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Saturday, July 12, 2003

Baseball and Cricket

First off, thanks Green for the explanation about Errors. My next decision is whether to watch the All Star game. Pros: (1) Gives me the chance to see some of the current big names so I will know a little more about who the commentators talk about! (2) Probably see some decent baseball. Cons: (1) For me it starts at 1am, and will go on for at least 3 hours, and I have to get up at 7. So sleep will be short to say the least! (2) I'm generally wary of anything that is hyped too much, because it can disappoint. Probably resolution: I'll record it and watch it in the evening.

Anyway, more thoughts cricket, which only have the most tenuous link to baseball.

Cricket is a funny game. There are various 'types' of matches, but the one that is the Rolls Royce of cricket is the Test Match. This is (usually) a 5-day affair. The game tends to be slow, though at times it can have you on the edge of your seats. And it has stats. Lots of stats. Stats galore. I ought to know because I scored for my schools 1st XI for 4 years, and it was a good-quality school team. One of my tasks were to produce all those statistics. Batting stats, bowling stats, fielding, wicket-keeping, drawing 'wagon wheels' to show how each batsman scored their runs, using different coloured pens for each bowler to be able to see how each bowler and batsman coped against each other, and it goes on. Fun. The depth to which these stats can go is amazing, and in the modern tech environment of the professional sport they do go that far. It is the most stat-orientated game in the UK. Nothing else comes close. So, in a strange way, is the 'national' game that is closest to American games with their similar stat-obsession. Which perhaps explains one reason why I liked American Football so much when I was first exposed to it last year, and also explains my growing interest in baseball.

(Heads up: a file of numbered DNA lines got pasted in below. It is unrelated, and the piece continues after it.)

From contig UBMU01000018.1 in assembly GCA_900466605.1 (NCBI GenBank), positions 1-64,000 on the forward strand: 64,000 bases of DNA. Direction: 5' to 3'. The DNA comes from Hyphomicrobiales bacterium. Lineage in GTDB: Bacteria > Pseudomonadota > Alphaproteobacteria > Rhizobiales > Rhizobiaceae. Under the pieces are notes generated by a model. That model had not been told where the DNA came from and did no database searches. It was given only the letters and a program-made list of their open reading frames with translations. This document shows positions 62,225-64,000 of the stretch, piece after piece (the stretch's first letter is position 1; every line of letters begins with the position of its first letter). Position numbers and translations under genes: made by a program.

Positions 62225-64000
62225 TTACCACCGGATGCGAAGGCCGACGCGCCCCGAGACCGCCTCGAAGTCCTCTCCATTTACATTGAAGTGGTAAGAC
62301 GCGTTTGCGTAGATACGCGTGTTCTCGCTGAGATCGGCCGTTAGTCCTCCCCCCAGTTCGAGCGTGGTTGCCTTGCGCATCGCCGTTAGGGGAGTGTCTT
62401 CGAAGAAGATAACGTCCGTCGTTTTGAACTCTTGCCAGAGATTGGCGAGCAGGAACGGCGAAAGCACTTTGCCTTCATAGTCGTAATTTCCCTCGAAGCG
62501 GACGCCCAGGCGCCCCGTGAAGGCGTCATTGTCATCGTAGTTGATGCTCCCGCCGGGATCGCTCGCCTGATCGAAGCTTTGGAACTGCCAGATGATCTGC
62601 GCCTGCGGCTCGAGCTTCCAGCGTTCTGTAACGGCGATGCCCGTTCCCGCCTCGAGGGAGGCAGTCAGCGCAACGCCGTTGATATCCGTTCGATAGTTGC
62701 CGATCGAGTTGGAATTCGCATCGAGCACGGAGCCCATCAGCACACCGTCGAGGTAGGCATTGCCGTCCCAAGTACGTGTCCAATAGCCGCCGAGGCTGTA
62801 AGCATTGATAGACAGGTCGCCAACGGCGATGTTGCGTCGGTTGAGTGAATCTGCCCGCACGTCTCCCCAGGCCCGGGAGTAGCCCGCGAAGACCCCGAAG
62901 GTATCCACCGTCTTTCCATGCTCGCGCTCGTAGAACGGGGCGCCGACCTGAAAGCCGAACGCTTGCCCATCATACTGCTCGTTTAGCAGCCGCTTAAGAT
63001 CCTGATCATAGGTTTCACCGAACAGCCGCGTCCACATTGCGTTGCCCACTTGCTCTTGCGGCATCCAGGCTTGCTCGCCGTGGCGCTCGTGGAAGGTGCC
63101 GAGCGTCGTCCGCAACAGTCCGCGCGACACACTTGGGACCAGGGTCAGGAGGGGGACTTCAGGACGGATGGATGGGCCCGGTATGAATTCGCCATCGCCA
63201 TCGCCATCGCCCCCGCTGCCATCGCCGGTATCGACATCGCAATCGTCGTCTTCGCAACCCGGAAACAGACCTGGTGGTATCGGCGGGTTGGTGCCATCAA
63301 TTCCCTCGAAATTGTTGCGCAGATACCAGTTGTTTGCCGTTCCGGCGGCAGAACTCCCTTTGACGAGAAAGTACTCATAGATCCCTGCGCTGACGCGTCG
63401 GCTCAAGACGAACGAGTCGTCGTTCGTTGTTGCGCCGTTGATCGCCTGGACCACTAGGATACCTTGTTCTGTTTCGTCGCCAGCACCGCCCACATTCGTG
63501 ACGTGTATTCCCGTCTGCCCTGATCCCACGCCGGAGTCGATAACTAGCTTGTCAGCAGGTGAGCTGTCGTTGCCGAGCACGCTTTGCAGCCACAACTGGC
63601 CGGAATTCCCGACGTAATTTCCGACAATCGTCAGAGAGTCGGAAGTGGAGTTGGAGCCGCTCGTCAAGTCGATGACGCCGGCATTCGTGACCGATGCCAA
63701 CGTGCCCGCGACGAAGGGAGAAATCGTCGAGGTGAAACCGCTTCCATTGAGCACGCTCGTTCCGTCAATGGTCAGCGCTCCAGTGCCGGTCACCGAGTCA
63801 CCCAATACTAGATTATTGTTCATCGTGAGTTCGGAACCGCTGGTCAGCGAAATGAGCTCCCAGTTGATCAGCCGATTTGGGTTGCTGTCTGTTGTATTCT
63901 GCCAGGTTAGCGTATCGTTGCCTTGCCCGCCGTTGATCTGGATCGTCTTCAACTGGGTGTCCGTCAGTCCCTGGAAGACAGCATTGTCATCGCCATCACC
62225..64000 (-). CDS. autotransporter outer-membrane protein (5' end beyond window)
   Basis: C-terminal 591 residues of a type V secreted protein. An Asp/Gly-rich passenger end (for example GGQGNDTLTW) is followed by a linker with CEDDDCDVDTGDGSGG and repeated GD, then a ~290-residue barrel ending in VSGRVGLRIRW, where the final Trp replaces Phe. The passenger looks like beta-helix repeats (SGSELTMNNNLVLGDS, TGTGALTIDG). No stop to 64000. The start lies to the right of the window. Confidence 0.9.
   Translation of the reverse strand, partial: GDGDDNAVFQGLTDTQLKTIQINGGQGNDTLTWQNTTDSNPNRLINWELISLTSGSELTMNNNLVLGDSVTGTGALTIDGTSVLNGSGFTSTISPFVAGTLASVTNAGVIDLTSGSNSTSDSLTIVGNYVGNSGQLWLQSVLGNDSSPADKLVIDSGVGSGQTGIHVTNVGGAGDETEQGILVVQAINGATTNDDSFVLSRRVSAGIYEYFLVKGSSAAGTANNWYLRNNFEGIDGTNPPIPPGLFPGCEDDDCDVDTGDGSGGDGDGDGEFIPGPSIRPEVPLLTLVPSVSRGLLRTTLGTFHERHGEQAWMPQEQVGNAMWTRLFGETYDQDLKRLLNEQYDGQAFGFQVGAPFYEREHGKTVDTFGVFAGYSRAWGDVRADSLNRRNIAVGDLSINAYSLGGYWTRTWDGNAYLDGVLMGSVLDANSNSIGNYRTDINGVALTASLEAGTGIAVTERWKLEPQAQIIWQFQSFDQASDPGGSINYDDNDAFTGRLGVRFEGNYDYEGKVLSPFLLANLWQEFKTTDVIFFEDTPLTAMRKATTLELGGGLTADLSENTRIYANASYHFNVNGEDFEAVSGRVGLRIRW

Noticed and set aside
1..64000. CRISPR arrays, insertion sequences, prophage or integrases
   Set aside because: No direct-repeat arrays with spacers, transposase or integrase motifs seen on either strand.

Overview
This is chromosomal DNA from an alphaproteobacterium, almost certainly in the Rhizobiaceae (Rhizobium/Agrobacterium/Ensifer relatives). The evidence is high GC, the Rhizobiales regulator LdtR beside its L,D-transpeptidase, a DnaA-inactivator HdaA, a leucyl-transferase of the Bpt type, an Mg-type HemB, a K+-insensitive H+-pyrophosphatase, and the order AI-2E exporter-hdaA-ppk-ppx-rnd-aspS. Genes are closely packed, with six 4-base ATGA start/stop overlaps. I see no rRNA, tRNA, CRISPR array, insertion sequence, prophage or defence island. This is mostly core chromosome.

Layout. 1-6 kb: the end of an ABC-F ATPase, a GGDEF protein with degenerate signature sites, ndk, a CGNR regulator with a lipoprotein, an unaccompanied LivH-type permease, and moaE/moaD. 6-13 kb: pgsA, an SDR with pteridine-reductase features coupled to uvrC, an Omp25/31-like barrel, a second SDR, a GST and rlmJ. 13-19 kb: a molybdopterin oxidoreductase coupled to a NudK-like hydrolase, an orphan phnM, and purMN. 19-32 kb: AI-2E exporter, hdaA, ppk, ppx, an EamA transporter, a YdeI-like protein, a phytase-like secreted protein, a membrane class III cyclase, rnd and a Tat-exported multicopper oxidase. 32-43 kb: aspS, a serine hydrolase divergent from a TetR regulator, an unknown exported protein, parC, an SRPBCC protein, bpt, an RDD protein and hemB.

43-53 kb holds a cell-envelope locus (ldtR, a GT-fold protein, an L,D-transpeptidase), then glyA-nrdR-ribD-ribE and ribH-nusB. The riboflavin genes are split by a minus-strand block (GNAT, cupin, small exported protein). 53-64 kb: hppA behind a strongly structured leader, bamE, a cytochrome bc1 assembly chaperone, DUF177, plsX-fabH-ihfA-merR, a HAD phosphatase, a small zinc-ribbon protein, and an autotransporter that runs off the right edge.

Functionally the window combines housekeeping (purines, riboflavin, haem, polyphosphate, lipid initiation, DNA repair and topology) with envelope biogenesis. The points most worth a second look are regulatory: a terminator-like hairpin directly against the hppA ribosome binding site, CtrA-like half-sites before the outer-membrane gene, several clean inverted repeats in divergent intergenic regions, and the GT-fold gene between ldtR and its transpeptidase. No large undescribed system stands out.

Of course, I could ever see cricket catching on the US, even to the extent soccer has. Even though advertising opportunities would be frequent (on average, every six balls). It is too slow, pure and simple. But the similarity is definitely there, and definitely where baseball is concerned, even though baseball resembles rounders a good deal more.

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